IIHS: Crash-avoidance technologies reduce crash deaths, injuries
Arlington, VA – Lane departure warnings and blind spot detection technologies are helping to prevent motor vehicle crashes and related injuries, according to new research from the Insurance Institute for Highway Safety.
Using police reports and Vehicle Identification Numbers provided by six car manufacturers that include LDW technology as an option, researchers looked at data from 2009 to 2015 from states that supplied the VINs of vehicles involved in crashes. They found that LDW technology decreases rates of single-vehicle incidents by 11 percent, and the rate of injury from those crashes by 21 percent. In other words, if all vehicles in 2015 had this feature, 85,000 fewer crashes and 55,000 fewer injuries would have been reported, the researchers said.
When not accounting for demographics such as driver age, gender and insurance risk level, the decreases in crash and injury rates were 18 percent and 24 percent, respectively.
“This is the first evidence that lane departure warning is working to prevent crashes of passenger vehicles on U.S. roads,” Jessica Cicchino, IIHS vice president for research, said in a press release. “Given the large number of fatal crashes that involve unintentional lane departures, technology aimed at preventing them has the potential to save a lot of lives.”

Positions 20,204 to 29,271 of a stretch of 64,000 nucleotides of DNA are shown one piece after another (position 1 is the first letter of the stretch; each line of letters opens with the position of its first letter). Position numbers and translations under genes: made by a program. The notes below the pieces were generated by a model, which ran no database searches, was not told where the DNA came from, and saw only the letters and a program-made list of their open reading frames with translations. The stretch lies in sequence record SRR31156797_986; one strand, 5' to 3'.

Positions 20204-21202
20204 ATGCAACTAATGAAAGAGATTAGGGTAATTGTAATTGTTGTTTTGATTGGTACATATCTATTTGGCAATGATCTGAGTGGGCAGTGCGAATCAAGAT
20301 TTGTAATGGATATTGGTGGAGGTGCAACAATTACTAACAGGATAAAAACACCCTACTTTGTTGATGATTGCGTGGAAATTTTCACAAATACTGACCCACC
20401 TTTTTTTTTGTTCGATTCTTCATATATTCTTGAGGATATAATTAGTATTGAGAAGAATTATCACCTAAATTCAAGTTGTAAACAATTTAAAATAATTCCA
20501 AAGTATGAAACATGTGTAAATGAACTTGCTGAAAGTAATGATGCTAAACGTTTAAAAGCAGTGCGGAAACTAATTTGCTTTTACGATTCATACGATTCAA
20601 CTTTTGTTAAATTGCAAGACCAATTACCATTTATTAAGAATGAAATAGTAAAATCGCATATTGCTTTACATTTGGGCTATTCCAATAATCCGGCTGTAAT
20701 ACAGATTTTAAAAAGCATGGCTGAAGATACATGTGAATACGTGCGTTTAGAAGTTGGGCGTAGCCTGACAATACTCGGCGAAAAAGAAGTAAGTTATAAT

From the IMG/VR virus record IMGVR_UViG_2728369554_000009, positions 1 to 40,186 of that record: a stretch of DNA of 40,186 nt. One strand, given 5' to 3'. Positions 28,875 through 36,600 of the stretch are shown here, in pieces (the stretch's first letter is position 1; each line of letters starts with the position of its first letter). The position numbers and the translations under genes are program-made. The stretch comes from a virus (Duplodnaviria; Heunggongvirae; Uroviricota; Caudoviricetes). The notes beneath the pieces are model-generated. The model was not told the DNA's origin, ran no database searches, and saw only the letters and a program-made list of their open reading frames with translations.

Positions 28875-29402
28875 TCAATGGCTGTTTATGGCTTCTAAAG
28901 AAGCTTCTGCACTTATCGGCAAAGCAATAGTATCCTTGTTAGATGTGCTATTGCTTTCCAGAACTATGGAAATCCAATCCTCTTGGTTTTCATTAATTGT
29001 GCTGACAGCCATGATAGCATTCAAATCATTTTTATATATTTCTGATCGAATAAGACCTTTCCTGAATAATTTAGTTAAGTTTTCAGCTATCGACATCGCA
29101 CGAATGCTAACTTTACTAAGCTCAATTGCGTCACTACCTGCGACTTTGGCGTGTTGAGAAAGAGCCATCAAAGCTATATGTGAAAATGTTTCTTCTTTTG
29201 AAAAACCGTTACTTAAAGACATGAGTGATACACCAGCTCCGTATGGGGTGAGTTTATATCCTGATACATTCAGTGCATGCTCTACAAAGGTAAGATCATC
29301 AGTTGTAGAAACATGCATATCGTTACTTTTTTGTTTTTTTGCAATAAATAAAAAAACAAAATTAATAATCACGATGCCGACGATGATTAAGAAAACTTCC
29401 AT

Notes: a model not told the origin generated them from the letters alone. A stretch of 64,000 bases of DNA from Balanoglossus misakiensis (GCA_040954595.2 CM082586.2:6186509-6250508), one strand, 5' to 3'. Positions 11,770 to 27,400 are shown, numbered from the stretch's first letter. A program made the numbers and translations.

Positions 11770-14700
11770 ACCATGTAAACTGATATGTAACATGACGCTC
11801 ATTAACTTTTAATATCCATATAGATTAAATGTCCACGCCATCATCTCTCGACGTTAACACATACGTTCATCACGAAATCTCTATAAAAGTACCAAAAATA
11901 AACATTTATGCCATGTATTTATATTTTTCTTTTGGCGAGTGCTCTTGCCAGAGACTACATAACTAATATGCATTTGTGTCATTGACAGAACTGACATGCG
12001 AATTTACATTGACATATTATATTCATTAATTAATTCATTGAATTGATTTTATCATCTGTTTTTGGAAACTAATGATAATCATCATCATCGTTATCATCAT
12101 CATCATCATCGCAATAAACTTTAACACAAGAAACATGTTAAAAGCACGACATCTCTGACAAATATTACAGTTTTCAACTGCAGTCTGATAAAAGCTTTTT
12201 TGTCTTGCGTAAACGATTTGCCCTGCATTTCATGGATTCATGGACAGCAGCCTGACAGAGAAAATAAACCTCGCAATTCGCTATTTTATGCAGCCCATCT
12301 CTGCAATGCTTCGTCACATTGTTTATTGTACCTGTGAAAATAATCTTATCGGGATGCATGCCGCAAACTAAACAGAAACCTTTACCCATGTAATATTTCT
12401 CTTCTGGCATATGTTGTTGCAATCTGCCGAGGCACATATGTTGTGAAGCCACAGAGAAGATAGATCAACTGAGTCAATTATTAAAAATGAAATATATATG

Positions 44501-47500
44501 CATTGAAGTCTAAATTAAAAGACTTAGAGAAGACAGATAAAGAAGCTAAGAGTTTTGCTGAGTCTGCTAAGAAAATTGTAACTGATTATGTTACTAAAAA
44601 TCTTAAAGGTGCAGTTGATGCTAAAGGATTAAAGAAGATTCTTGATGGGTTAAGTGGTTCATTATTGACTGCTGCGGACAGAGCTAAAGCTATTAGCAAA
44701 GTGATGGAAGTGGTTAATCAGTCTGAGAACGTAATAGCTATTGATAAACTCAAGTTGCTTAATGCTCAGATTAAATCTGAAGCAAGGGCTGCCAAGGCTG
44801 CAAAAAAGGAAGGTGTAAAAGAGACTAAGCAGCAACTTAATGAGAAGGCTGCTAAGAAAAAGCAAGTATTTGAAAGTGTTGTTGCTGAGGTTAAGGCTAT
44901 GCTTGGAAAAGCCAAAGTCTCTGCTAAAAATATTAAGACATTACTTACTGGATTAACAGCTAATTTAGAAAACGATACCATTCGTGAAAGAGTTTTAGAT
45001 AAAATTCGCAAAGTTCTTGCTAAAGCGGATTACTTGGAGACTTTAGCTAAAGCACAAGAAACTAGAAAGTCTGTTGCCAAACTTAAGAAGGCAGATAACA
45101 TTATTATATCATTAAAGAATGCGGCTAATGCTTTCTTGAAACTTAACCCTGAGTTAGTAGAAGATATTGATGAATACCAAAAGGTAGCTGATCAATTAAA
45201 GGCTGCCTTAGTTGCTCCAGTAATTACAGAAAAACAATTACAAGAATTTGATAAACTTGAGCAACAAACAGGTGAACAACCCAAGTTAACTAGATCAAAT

Using the same data as the LDW study, the researchers analyzed blind spot detection’s effectiveness in preventing lane change incidents. Results showed that the technology lowers the lane change crash rate by 14 percent and the rate of lane change crashes with injuries by 23 percent.
“Blind spot detection systems work by providing additional information to the driver,” Cicchino said. “It’s still up to the driver to pay attention to that information and use it to make decisions. That said, if every passenger vehicle on the road were equipped with blind spot detection as effective as the systems we studied, about 50,000 police-reported crashes a year could be prevented.”
The study was published in the Aug. 23 edition of Status Report.